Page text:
Article Text

Download PDFPDF
Symptom reduction in palliative care from single session mindful breathing: a randomised controlled trial
  1. Mei Ling Look1,2,
  2. Seng Beng Tan1,
  3. Li Li Hong1,
  4. Chong Guan Ng3,
  5. Hway Ann Yee3,
  6. Liang Yik Lim1,
  7. Diana Leh Ching Ng1,
  8. Chee Shee Chai1,
  9. Ee Chin Loh1 and
  10. Chee Loong Lam1
  1. 1Medicine, University of Malaya Medical Centre, Kuala Lumpur, Wilayah Persekutuan, Malaysia
  2. 2Palliative Unit, Hospital Selayang, Batu Caves, Selangor, Malaysia
  3. 3Psychological Medicine, University Malaya Medical Center, Kuala Lumpur, Malaysia
  1. Correspondence to Dr Mei Ling Look, University of Malaya Medical Centre, Kuala Lumpur 68100, Wilayah Persekutuan, Malaysia; entitylml{at}


Context There has been increasing evidence of the role of mindfulness-based interventions in improving various health conditions. However, the evidence for the use of mindfulness in the palliative care setting is still lacking.

Objectives The objective of our study was to determine the efficacy of a single session of 20 min mindful breathing in alleviating multiple symptoms in palliative care.

Methods Adult palliative care in patients with at least one symptom scoring ≥5/10 based on the Edmonton Symptom Assessment Scale (ESAS) were recruited from September 2018 to December 2018. Recruited patients were randomly assigned to either 20 min mindful breathing and standard care or standard care alone.

Results Forty patients were randomly assigned to standard care plus a 20 min mindful breathing session (n=20) or standard care alone (n=20). There was statistically significant reduction of total ESAS score in the mindful breathing group compared with the control group at minute 20 (U=98, n 1 = n 2 = 20, mean rank 1 = 15.4, mean rank 2 = 25.6, median reduction 1 = 6.5, median reduction 2 = 1.5, z=−2.763, r=0.3, p=0.005).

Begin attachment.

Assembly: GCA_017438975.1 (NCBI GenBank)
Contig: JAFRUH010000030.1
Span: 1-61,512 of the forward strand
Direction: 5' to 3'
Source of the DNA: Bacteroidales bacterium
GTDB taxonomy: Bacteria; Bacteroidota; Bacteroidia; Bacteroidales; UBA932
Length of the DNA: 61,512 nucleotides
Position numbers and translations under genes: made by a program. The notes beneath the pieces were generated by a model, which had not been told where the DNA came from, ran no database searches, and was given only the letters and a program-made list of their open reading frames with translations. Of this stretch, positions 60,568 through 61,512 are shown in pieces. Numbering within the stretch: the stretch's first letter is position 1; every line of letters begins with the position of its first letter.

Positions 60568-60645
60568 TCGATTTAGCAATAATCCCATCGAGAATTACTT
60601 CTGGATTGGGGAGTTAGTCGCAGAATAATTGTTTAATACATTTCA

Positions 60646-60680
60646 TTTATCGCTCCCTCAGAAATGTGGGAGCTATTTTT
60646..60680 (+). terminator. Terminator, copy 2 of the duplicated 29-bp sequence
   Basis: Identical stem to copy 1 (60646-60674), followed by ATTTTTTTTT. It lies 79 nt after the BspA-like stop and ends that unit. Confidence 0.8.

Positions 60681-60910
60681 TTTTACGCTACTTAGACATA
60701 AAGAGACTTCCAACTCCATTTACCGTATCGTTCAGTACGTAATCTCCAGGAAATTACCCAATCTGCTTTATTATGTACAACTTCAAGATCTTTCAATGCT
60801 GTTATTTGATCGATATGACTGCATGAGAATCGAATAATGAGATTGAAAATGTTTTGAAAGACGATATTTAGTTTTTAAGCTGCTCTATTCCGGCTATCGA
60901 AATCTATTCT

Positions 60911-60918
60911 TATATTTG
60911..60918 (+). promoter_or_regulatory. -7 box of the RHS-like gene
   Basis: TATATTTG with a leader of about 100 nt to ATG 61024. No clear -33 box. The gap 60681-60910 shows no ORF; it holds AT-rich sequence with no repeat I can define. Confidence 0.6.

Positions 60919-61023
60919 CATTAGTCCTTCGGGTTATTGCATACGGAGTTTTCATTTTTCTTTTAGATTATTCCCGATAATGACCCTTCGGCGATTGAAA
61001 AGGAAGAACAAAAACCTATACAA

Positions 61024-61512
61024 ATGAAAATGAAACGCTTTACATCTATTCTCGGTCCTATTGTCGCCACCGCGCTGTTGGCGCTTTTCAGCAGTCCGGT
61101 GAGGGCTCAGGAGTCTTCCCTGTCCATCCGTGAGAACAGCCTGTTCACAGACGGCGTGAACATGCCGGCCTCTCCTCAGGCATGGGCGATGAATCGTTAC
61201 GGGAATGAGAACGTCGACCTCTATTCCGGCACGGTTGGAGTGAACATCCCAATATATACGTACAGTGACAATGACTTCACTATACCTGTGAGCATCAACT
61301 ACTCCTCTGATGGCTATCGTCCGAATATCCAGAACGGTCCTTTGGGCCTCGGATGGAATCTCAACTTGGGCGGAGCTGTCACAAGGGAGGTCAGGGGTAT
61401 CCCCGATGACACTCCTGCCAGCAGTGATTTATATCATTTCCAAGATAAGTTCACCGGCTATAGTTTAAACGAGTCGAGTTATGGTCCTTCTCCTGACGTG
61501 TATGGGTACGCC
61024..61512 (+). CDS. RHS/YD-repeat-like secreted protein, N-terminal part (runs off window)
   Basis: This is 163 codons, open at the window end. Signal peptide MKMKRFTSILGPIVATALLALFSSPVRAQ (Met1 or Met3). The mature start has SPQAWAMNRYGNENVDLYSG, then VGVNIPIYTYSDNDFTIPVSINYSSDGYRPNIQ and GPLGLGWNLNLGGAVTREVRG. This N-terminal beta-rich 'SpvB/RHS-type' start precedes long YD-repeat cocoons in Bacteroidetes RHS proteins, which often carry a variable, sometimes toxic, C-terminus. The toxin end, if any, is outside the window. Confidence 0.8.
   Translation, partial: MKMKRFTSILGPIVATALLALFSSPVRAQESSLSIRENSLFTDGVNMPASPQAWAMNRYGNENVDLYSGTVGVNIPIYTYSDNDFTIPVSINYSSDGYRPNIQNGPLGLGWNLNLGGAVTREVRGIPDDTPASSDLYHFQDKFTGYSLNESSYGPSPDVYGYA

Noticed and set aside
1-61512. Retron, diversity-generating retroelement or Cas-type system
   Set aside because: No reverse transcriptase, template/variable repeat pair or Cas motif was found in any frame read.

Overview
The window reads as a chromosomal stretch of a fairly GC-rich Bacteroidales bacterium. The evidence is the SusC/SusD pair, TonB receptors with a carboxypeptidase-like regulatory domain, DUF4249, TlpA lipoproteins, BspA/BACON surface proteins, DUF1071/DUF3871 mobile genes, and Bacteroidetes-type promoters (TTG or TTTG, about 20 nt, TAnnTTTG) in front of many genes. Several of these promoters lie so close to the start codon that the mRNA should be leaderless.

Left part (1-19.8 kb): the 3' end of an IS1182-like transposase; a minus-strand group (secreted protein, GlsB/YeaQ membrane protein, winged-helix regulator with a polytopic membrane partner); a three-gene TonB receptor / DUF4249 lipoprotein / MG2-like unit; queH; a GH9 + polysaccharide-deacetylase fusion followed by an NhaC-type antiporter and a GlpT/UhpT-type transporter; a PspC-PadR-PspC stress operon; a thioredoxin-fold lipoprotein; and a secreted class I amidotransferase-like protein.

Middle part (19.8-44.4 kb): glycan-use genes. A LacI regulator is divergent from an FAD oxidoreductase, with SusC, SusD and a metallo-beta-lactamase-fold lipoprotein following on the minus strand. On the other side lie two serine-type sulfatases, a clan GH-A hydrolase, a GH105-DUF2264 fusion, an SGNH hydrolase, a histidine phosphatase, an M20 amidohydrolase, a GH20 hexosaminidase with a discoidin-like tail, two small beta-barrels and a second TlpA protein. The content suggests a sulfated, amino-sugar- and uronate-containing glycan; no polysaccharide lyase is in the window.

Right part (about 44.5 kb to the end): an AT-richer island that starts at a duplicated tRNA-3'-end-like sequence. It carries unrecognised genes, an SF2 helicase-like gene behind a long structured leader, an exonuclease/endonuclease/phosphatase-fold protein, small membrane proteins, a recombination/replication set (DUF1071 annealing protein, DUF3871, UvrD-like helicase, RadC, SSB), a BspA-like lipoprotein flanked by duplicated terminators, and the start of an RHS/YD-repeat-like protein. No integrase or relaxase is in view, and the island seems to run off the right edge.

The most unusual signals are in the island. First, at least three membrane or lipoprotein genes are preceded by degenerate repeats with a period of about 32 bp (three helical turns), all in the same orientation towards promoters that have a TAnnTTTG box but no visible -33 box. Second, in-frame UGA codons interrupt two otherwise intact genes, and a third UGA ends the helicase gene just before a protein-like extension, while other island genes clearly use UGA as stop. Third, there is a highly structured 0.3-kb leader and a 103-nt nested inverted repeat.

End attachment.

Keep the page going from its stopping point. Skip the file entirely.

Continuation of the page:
Conclusion Our results provided evidence that a single session of 20 min mindful breathing was effective in reducing multiple symptoms rapidly for palliative care patients.

  • symptoms and symptom management
  • psychological care
  • supportive care

Statistics from


  • Contributors The contributions of the authors are outlined below. Study design: MLL, SBT, LYL, ECL and CLL. Recruitment: MLL and LYL. Statistical analyses: MLL, SBT, LLH, CGN, HAY, DLCN and CSC. Manuscript preparation: MLL, SBT, LLH, CGN, HAY, LYL, DLCN, CSC, ECL and CLL.

  • Funding The authors have not declared a specific grant for this research from any funding agency in the public, commercial or not-for-profit sectors.

  • Competing interests None declared.

  • Patient consent for publication Not required.

  • Ethics approval Approval obtained from the Medical Ethics Committee of University of Malaya Medical Centre (MREC no: 2018936641).

  • Provenance and peer review Not commissioned; externally peer reviewed.

  • Data availability statement Data are available upon reasonable request. Data are kept as hardcopy and softcopy by the authors.

Request Permissions

If you wish to reuse any or all of this article please use the link below which will take you to the Copyright Clearance Center’s RightsLink service. You will be able to get a quick price and instant permission to reuse the content in many different ways.